The mountains had a painterly quality, such that I could not really believe they were of natural hands. The air was so clean it hurt my lungs and the lines along the clefts had the appearance of order. Time was something deeper than memory here. In the afternoon I drove until I found a gate leading into what looked like worthy hiking land. In the distance two curved hills formed a semicircle, inviting me to walk through the middle.
In the same backpack I’d carried since high school I’d packed water, beef jerky, and peanuts. Maybe I can kill something and cook it, I thought, though I had never done it before. For uncounted hours I walked between the canyons as the world darkened. A few times I looked back to the flatness I was leaving and thought about how there was nothing for me. Soon there was very little to see and a cold wind came in from the valley. As the chill overtook me I said a Hail Mary, almost earnest.
I laid under an overhanging crevice and ate some of the peanuts. Everything visible was blue under the moon. Though I was sure I was alone, a glimmer in the deep distance arrested my vision as I was about to close my eyes. Whatever it was out there, it could just as well have been a cowboy laying down, his fire the lone spark in all that emptiness, dozing beneath a sky unpolluted by light. Perhaps he hadn’t spoken to anyone in weeks, maybe months. Years. Someone lost, locked away from touch and speech. Something unspeakable had called him out there, away from the cities where nothing can be said or heard.
Marty, Adam, Mom.
Who’s out there?
Once upon a time there was a world of great beauty here in the High Arctic. I was part of that world.
Let me describe it for you, though you’ll likely not believe me. For what’s been lost is unimaginable. And sheer description? Oh, how does one describe the indescribable? The hues of the last glacier? Epic blues—turquoise, cerulean, cobalt, sapphire, indigo—striating the brilliant white folds of snow-covered ice, itself so much like the weathered skin of a wizened human face? Nests of needle ice so clear they disappear against the pellucid cover of pristine snow? The scale—your insignificance against time itself, eternity? The language of a sudden calving—the thunder of ice dissevering into water . . . the whisper of crystalline powder rising, pluming, cascading . . . the consequent shush and huff of a great wave enveloping the sea?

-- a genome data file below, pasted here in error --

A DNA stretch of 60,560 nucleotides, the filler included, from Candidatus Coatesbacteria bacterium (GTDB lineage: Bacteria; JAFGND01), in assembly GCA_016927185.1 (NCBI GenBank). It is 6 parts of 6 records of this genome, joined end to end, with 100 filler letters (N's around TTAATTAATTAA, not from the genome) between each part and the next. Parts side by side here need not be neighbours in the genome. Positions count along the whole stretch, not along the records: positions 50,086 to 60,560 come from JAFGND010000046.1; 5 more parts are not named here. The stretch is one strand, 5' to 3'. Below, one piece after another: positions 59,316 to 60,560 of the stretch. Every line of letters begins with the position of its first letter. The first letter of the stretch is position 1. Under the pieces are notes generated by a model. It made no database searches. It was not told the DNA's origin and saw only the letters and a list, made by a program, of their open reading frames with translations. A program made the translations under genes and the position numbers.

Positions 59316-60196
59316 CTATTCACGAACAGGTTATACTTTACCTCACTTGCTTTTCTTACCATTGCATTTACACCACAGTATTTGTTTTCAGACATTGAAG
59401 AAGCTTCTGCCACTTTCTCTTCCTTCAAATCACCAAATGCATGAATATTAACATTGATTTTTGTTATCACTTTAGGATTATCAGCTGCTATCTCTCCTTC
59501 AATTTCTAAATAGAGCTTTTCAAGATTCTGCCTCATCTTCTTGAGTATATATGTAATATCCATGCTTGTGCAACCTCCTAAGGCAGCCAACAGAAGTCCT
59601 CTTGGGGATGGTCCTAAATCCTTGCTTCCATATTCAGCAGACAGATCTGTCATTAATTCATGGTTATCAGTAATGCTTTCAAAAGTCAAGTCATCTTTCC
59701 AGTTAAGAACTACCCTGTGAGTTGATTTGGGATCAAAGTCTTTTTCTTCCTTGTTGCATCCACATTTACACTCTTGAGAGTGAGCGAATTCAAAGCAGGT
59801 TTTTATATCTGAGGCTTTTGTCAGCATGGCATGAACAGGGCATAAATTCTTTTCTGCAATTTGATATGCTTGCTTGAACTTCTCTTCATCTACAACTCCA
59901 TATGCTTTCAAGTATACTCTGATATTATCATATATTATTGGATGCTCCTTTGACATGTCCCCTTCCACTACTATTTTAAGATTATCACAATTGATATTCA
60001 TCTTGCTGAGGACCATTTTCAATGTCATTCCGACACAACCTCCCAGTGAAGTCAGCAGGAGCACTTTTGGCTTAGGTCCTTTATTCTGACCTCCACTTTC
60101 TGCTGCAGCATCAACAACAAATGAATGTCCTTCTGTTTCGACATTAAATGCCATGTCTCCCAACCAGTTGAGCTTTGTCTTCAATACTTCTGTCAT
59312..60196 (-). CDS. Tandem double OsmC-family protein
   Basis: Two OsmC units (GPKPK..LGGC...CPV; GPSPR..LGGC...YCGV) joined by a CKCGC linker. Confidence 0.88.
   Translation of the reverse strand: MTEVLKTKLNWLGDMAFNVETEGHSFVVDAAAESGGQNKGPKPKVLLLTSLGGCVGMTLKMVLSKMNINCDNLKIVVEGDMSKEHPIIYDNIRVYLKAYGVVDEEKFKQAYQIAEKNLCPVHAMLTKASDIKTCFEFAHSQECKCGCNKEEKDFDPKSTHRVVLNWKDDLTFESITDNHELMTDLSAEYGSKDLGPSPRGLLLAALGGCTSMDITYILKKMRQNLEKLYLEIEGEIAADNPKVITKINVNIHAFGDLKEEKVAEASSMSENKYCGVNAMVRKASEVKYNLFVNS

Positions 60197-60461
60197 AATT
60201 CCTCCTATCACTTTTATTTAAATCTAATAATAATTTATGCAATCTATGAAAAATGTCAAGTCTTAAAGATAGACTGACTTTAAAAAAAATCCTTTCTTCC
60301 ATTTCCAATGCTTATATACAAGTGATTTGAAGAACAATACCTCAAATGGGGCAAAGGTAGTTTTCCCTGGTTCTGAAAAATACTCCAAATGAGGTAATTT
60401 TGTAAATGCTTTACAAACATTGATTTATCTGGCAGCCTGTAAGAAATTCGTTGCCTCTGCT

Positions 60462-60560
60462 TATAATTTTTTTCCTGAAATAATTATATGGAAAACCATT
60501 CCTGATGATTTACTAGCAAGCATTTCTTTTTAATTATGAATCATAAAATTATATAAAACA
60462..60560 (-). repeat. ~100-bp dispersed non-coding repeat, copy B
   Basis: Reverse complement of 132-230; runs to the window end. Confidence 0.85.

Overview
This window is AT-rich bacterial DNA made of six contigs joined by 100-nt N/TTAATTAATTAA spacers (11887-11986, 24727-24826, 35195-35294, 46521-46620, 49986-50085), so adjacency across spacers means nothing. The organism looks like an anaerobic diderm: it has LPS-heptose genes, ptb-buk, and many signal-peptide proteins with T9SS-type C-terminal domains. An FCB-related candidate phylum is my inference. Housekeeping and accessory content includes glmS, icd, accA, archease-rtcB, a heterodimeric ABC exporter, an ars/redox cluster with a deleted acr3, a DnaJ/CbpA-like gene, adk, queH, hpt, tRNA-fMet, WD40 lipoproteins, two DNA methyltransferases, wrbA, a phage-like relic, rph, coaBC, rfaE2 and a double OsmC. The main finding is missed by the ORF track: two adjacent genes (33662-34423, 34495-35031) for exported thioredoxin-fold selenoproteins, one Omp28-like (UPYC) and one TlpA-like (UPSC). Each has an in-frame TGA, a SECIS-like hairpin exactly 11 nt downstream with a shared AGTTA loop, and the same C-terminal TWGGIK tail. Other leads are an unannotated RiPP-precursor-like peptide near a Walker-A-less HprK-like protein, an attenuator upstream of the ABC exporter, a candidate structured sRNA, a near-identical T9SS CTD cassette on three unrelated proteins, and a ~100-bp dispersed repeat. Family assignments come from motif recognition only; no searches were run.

What called to you in the glaciers’ disintegration and you didn’t hear, didn’t listen?
Now it’s too late for anything but conjuring a lost world.
So, like the embryonic wave forming in a calving’s aftermath, I begin again: Once upon a time there was a world of great beauty here in the High Arctic.
From a cave in my belly an iceberg shears, cartwheels, bursts up from the black water into a mist of ice vapor and snow cloud. Kittiwakes, unsettled from their bergs by the tumult of sea and sky, whirl and glide, their collective cries like those of a chorus of newborn babies. As the ice-smoke clears, these opportunistic birds hover, dive underwater into the cloud of rust-colored plankton stirred up in the turbulent echo of my loss.
For millennia past, I was a massive ice mesa, polar desert hiding ridges of basalt rock and fossils millions of years old. Patterned with meltwater channels, I stretched from Arctic Ocean to Barents Sea. In summer, those straits wound south until they tumbled in waterfalls weeping over my stolid face. Joined to me north and south, east and west were valley glaciers hugged by jagged rock—Bråsvellbreen and Etonbreen, Duvebreen and Leighbreen, Worsleybreen, Fonndalsbreen, Schweigaardenbreen. I carved their valleys, poured parts of myself into their clefts. I thought of these glaciers as my arms and legs. They were long ago swept into the sea.
What holds me here, tenuously, is bedrock. Yet still I slide forward, thrust bit by bit into dark waters . . .
. . . but slowly, too slowly to catch my lost child.
All that’s in my power is to watch that broken piece of me, my daughter, drift away as the kittiwakes resettle on her, migrant berg. The last of her is a speck on the horizon, then she’s vanished forever, at the mercy of currents that stream south and west. Shedding as she moves. Spinning as her center of gravity shifts with her inevitable thawing in warmer southern oceans. She will, someday soon, become one with the water into which she was born. How strange to know I’ll outlive her as I’ve outlived all my children!